Consumer Protection Updates

Report | CALPIRG Education Fund | Consumer Protection

Trouble in Toyland

For over 30 years, U.S. PIRG Education Fund has conducted an annual survey of toy safety, which has led to over 150 recalls and other regulatory actions over the years, and has helped educate the public and policymakers on the need for continued action to protect the health and wellbeing of children. Toys are safer than ever before, thanks to decades of work by product safety advocates, parents, the leadership of Congress, state legislatures, and the Consumer Product Safety Commission (CPSC). Since January 2015, the CPSC, in cooperation with manufacturers and distributors, has announced over 40 recalls of toys and children’s products totaling over 35 million units. We found that over a dozen recalled toys appeared to be available for sale. Also, parents should watch out for recalled toys that could still be in their homes.

Taking on Wells Fargo in their Hometown

By | Emily Rusch
Executive Director

Today I stood on the steps of San Francisco City Hall with Treasurer Jose Cisneros and Supervisors John Avalos and David Campos to support the introduction of a resolution ending any formal financial ties the city has with the hometown banking giant Wells Fargo. Here are the remarks I gave at the event.  

Report | CALPIRG Education Fund | Consumer Protection

Predatory Loans & Predatory Loan Complaints

This is the seventh in a series of reports that review complaints to the Consumer Financial Protection Bureau. In this report, we explore consumer complaints about predatory loans, categorized in the database as payday loans, installment loans, and auto title loans.

On Friday the Appropriations Committee in both houses will be meeting to vote on pending legislation that affects state government finances. Here's a list of public interest bills to watch, all supported by CALPIRG. 

Why 164 Consumer Groups have called on the Consumer Financial Protection Bureau to Restrict Forced Arbitration Clauses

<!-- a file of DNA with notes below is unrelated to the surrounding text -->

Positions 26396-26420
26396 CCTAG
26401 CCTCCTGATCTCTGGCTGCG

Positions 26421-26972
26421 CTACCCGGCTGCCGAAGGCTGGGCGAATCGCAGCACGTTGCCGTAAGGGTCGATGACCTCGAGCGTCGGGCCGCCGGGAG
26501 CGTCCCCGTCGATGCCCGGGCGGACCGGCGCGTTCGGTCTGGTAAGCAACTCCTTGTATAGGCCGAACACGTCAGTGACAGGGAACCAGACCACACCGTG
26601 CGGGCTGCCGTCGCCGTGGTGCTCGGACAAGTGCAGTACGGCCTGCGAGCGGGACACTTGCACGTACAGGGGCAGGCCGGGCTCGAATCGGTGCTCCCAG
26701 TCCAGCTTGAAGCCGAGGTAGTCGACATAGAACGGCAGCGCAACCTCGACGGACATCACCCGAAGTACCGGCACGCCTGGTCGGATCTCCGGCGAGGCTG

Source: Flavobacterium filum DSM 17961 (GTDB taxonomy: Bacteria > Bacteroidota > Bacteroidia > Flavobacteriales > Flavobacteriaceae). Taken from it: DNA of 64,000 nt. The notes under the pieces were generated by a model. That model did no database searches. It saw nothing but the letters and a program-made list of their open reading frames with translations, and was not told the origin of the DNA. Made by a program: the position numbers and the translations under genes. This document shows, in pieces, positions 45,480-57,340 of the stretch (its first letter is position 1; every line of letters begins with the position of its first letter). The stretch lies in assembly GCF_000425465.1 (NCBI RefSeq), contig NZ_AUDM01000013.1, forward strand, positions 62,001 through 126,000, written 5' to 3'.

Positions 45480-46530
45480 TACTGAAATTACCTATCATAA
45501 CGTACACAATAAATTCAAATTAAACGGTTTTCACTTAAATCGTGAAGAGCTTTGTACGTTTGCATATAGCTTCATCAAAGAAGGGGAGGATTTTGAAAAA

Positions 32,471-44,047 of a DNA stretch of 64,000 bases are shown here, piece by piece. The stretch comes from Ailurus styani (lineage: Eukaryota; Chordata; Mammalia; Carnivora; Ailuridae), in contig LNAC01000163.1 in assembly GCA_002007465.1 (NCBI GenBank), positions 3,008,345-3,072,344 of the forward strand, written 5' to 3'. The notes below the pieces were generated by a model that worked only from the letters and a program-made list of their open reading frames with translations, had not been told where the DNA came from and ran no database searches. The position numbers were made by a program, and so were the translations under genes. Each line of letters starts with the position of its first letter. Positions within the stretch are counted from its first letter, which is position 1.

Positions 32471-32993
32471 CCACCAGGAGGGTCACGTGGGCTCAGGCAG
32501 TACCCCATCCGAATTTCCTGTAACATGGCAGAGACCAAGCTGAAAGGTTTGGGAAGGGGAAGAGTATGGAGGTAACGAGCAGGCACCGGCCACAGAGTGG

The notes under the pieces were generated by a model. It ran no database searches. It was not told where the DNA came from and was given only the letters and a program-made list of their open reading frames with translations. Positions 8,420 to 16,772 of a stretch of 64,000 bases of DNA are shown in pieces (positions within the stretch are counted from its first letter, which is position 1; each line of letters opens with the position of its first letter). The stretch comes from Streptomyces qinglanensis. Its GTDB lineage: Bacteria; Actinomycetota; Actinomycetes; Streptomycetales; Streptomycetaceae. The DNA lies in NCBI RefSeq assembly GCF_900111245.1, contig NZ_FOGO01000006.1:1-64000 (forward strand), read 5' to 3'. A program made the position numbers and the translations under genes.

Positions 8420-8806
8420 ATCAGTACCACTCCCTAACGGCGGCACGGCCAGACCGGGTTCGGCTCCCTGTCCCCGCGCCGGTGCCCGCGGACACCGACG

Reporter Michael Finney from KGO radio interviews CALPIRG Executive Director Emily Rusch about a new proposed rule to allow consumers to sue their banks for wrongdoing. 

Bill aims to end 'pink' tax' on products

“Girls shouldn’t have to pay more because they like pink, but we know it’s often true,” said Emily Rusch, executive director of the California Public Interest Research Group. “Products can cost more or less from many reasons, but it should not be based on who it is marketed to.”

CALPIRG Legislative Bills to Watch

By | Emily Rusch
Executive Director

With another flurry of policy committee hearings next week, here are the public interest bills CALPIRG is supporting next week in the California Legislature. Links to our letters of support are included in the blog post.

Bills to Watch this Week in the Legislature

By | Emily Rusch
Executive Director

This week is a busy week for policy committee hearings in the California Legislature. Here’s a short list of CALPIRG-supported bills that are being heard in committee this week (click on the links to read our letters of support).

 

Los Angeles Times: Lawmakers are fighting efforts to rein in predatory lending. Why?

"The [Consumer Financial Protection] bureau is effective precisely because it is an agency whose sole job is to look out for the best interests of consumers," said Emily Rusch, executive director of the California Public Interest Research Group. "No one should have to pay triple-digit interest rates on a loan."

News Release | CALPIRG Education Fund | Consumer Protection

30th Annual Survey Finds Dangerous Toys on Store Shelves

Dangerous or toxic toys can still be found on America’s store shelves, according to California Public Interest Research Group Education Fund’s 30th annual Trouble in Toyland report. The survey of potentially hazardous toys found that, despite recent progress, consumers must still be wary when shopping this holiday season. The report reveals the results of laboratory testing on toys for toxic chemicals, including chromium and phthalates, both of which can have serious, adverse health impacts on a child’s development. The survey also found examples of toys that pose a choking hazard, extremely loud toys that can threaten children’s hearing, and powerful toy magnets that can cause serious injury if swallowed.

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